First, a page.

How To Get Organised For Your Teenager's Debs
The thoughts of your teenager's debs may cause you to break out in a mild rash such is the worry of making sure everything runs smoothly, but it doesn’t have to be so stressful. The debs is a wonderful experience for both teenagers and their parents, and it is important you don't let the stress get to you too much.
To help make the occasion run a little smoother, (without leaving you with a major headache: we have the following suggestions:
Pick the outfits - Picking the outfit can be one of the biggest jobs, once your teenager decides to go to the ball. Regardless of whether you have a young lad or young lady, they will equally, want to look their very best. This means shopping for suits, ball gowns, shoes, and bags. It may be a little easier or the lads but deciding on the right suit can take time. For the ladies, it is all about accessories and it takes a huge amount of shopping trips followed by consideration. It is a minefield.
Plan the journey - How are your teenagers getting there and who will be bringing them? The most important thing is them getting there safely and knowing they are going to be collected at the right time too. You could consider carpooling with other parents to get the youngsters there and make sure you do so ahead of time! It is vital that they have a way there and back, so they aren’t hanging around for hours on end with no supervision.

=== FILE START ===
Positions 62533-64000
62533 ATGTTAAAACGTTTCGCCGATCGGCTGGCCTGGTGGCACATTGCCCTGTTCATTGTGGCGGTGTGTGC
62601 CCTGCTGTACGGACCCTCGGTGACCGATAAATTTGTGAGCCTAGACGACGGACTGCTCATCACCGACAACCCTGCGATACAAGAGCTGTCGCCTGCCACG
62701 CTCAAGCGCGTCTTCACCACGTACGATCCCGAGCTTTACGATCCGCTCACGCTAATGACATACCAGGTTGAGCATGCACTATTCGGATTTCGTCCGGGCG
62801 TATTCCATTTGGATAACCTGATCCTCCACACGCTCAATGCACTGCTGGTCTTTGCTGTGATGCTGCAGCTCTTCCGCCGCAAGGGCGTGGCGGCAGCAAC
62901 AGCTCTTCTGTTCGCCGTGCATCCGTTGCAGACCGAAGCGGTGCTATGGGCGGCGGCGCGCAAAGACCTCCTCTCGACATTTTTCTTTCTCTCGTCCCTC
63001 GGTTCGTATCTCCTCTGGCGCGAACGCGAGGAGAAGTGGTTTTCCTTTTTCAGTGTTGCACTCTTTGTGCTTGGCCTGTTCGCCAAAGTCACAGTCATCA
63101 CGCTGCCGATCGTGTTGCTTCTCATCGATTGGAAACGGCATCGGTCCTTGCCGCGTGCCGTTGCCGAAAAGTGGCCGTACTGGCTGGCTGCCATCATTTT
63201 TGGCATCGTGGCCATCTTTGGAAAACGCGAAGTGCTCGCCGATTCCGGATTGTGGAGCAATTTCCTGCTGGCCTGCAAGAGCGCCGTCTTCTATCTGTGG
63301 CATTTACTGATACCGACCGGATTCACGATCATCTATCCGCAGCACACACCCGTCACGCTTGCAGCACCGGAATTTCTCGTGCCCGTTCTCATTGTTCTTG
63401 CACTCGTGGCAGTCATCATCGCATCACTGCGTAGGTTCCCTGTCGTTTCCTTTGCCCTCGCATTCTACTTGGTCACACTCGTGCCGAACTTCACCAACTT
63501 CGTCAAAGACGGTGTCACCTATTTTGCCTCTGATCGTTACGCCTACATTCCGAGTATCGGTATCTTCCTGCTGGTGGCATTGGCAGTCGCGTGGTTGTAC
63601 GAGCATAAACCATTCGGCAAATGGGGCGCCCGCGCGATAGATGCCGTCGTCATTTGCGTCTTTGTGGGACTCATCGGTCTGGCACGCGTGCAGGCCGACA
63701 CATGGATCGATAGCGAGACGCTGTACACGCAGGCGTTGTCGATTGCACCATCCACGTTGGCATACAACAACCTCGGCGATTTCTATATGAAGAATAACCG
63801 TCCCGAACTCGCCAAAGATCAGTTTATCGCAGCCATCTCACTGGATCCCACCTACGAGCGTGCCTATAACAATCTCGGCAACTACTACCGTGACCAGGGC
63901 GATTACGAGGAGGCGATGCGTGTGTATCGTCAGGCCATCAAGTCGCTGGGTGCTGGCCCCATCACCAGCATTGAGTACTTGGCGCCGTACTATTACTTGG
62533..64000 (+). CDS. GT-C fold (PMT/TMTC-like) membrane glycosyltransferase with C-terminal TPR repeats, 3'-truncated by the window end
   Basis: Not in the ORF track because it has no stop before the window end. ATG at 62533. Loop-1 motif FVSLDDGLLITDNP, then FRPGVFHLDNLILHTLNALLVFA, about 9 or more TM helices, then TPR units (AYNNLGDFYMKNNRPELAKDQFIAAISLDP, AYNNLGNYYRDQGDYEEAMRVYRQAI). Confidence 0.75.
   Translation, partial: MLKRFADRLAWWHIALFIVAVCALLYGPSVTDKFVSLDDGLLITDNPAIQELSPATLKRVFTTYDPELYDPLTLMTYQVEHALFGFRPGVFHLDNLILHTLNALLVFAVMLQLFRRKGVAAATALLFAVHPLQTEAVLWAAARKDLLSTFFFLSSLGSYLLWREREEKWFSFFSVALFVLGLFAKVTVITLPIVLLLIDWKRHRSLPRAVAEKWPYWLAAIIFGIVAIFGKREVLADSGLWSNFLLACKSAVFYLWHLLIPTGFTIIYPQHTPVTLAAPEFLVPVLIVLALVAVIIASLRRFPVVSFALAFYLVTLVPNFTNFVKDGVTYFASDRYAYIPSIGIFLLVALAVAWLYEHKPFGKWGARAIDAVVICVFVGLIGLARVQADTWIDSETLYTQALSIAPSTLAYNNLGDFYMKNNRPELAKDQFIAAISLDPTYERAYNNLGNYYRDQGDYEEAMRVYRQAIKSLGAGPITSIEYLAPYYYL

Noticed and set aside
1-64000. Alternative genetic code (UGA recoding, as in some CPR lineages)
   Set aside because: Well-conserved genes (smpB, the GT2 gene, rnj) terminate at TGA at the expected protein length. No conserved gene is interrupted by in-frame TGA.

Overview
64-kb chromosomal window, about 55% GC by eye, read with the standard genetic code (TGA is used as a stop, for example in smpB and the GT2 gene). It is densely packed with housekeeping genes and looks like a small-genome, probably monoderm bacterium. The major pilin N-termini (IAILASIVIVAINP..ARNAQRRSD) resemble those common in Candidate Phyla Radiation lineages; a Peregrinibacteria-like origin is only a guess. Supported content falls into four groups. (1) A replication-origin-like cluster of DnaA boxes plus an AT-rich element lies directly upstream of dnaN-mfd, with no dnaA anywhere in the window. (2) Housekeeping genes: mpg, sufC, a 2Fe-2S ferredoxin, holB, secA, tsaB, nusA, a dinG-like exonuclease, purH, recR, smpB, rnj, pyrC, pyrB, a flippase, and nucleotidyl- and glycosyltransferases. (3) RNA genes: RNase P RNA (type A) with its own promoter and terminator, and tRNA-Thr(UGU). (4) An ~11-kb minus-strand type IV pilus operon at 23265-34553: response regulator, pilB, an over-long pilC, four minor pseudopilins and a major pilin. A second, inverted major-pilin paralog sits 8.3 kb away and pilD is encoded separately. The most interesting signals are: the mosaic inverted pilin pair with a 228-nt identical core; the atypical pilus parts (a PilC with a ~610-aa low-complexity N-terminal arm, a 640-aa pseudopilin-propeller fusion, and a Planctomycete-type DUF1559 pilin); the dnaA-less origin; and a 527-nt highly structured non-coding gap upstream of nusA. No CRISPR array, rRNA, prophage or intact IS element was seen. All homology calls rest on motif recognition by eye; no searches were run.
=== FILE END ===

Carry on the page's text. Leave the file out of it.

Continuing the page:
Accept it is different for teens today - You may or may not have gone to a ball when you were younger, and you probably did go to the debs, but balls are now normal from 4th year onwards. It may not be the biggest deal to you, but it matters to your kid. It is a completely different ball game to when you headed to a debs or a ball. It is acceptable for your teen to go alone or with a partner. Most will attend with friends and this is wonderful that young people are a lot more confident to arrive alone or with pals.
Encourage your teenager to have fun - You may be worrying but you need to encourage your teenager to have fun. It is a big event so try not to stress them out before it by going on and on about boys/girls or what they will be doing. Try to trust your teenager but remind them of what you expect of their good behaviour and the rules…
Remind your teenager of the rules - The rules are the rules and teenagers need to understand the basics of what is ok. There needs to be a conversation about alcohol and behaviour. It won’t be pretty, but it must be said to ensure your teen knows. Of course, they may make mistakes, but you should try and trust that your teenager will behave maturely for the ball.
Be happy - Your teenager is going to their first ball so be proud! Take photos and note the date of the day itself to remember. Be proud of the occasion that it is for your teenager and have the proud parent moment snapping photos and calling in the neighbours for tea!
Emma Hayes is a thirty-something mum of two girls aged 16 and 10, planting her right into the teenage and tween-age years! Follow her on Twitter at @EmmaHayes25.